The purpose of a movement is to educate; the purpose of a political party is to win elections. It is all very well to rail at RINOs and such like, but it's one thing to put pressure on them to support one's views, and quite another to decide to go unseat them and hand their districts over to Democrats. Pennsylvania is a centrist state. It's not going to go hard conservative. It will go moderate liberal or moderate conservative. That may not be a great difference, but there is a difference, and it can matter.
Yes, principles matter; but so do strategies. If the Republicans had been more zealous in curbing the Great Spree by the Big Government Conservatives -- a contradiction in terms that was pretty obvious to most -- we wouldn't be in the mess we are in.
Meanwhile I repeat: The purpose of a movement or a philosophy is to teach; the purpose of a political party is to win elections. The two require different strategies.
While we are at it, there seems to be confusion as to what it means to be conservative. That is a complex matter, and one I have been involved in most of my life. The conservative movement was built largely by Frank Meyer of National Review who tried to forge a "fusion" movement; a coalition of Libertarian Individualists from the Albert Jay Nock, Hayek, and Ayn Rand traditions, and philosophical conservatives from the tradition of Edmund Burke as transmitted by Russell Kirk. Barry Goldwater and Jack Kemp translated this into a political movement. After the disaster of 1964 the movement expanded to include a number of other groups, including evangelical Christians who furnished so many of the zealous shock troops of the movement that their views had to be accommodated. Ronald Reagan turned this uneasy alliance into a winning political movement, and Newt Gingrich and Jack Kemp extended it with the Contract with America to bring the Congressional Republicans out of the Wilderness.
The coalition didn't survive the loss of Gingrich as Speaker. Republicans retained control of government, but the policies of the so-called Big Government Conservatives proved disastrous. Of course those policies weren't all that different from those of Big Government Liberals, but much of the disaster happened on the Republican watch, and no leader appeared who could hold together a new coalition. The conservative fusion alliance isn't in great shape (it's mostly held together by what it's against than what it's for), while other factions decided that ideology was more important than winning elections, resulting in Specter's defection.
New coalitions have to be built, both movement coalitions and party coalitions.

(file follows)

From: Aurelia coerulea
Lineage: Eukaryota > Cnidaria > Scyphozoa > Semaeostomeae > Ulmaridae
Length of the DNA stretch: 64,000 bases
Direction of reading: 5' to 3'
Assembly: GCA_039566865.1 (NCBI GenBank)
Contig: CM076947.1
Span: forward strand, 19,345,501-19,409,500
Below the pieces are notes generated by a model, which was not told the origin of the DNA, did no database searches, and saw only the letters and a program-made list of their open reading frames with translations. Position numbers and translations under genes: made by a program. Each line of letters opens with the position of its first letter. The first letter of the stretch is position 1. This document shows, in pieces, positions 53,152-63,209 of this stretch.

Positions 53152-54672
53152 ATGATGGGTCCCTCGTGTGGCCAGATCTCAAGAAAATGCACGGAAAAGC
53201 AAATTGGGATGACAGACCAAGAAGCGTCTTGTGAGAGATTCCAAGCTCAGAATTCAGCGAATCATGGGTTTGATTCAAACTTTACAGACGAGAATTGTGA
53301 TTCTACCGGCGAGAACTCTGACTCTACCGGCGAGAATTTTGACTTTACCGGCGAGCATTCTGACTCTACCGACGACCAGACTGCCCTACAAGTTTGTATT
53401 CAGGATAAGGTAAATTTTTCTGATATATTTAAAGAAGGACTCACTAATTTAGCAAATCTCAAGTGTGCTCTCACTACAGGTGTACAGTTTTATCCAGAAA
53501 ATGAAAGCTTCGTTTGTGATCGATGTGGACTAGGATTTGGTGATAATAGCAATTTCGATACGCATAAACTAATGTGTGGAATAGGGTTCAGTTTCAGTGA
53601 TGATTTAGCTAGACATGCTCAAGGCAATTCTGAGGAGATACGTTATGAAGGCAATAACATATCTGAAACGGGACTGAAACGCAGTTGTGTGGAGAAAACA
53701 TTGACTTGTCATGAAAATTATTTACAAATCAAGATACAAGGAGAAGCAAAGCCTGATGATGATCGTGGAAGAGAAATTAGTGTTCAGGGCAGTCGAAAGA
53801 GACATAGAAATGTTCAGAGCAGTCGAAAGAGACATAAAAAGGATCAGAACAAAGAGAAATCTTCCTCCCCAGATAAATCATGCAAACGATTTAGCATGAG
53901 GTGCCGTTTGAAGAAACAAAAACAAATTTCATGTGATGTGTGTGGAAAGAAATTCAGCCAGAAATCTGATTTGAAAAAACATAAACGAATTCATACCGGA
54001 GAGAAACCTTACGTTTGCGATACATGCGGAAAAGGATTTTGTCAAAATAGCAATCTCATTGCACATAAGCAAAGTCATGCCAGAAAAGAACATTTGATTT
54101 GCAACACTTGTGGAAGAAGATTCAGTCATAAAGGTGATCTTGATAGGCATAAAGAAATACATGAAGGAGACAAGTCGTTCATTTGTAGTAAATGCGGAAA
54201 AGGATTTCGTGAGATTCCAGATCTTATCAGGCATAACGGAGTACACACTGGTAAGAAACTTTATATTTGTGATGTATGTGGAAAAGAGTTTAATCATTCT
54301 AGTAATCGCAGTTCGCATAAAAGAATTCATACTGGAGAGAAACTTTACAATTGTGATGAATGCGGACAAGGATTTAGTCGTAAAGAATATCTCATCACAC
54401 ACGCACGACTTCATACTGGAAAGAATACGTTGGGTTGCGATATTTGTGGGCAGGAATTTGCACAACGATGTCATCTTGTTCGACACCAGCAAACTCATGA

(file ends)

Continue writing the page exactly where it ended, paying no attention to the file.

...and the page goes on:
The purpose of a movement is to teach and persuade. The purpose of a political party is to win elections.
May 9, 2009
Roberta and I were both under the weather for most of the week, but the symptoms are different. I think we're recovering. In my case I was getting worried that my problems weren't temporary. And of course there's always the concern that it's just funk, and if I pull myself together all will be well.
Some of that is probably true. It is likely time to start work on a serious proposal for The Mask on the Wall, my story of getting past brain cancer, and the effects of 50,000 rad (pretty grim on the memory and pretty depressing, too). A lot of getting through all this is mental. Putting that proposal together is going to take some work, and may cut down on what I can do here. That, of course, affects subscriptions. Just now subscription renewals are in very good shape -- thanks! Alas, there haven't been many new subscribers. Not sure what I can do about that. I suppose I ought to look hard at how this site looks to those who casually visit. I'm quite aware that the primary attraction has nothing to do with appearances: the problem is how to get potential subscribers to hang around long enough to read things and look over the resources we have here. There's a lot, some topical, some educational, some humorous, even if some of the humor (Dogs in Elk) is a bit bizarre. We discuss science, writing and how to get my job, recommended classical reading, and tons of other stuff, some topical about computers, but most designed to be a bit more than that. How I get that across to those just coming for a visit is sort of beyond me; mostly I have to rely on word of mouth.
Enough rambling. I'm polishing the column, I've been working on Mamelukes, and there are few dull moments around Chaos Manor. I'm trying to keep up. And thanks to all of you who do subscribe. The KUSC membership drive (ten days long!) ended last night. They got several thousand new subscribers, mostly from listeners who had always intended to subscribe but just didn't get around to it. If you've been thinking about subscribing here and just didn't get around to it...
I suppose that at some point I ought to at least look at Twitter. You'd think that by now I'd know all about it, but when it first came out I took one look, determined that it was unutterably boring and trivial, and never looked again. I understand there may be some people in some jobs whose 140 character utterances may be important to know about: if the CEO of Intel was about to commit suicide I'd like to know before my broker does. Fortunately that sort of tweet is not likely. When Twitter first started I predicted that it would get to potty humor soon enough. Apparently it got there long ago.
If someone finds Twitter valuable, please explain.
My particular thanks to platinum subscribers, who enable me to work on items like The Mask on the Wall without worrying about how quickly I can get an advance.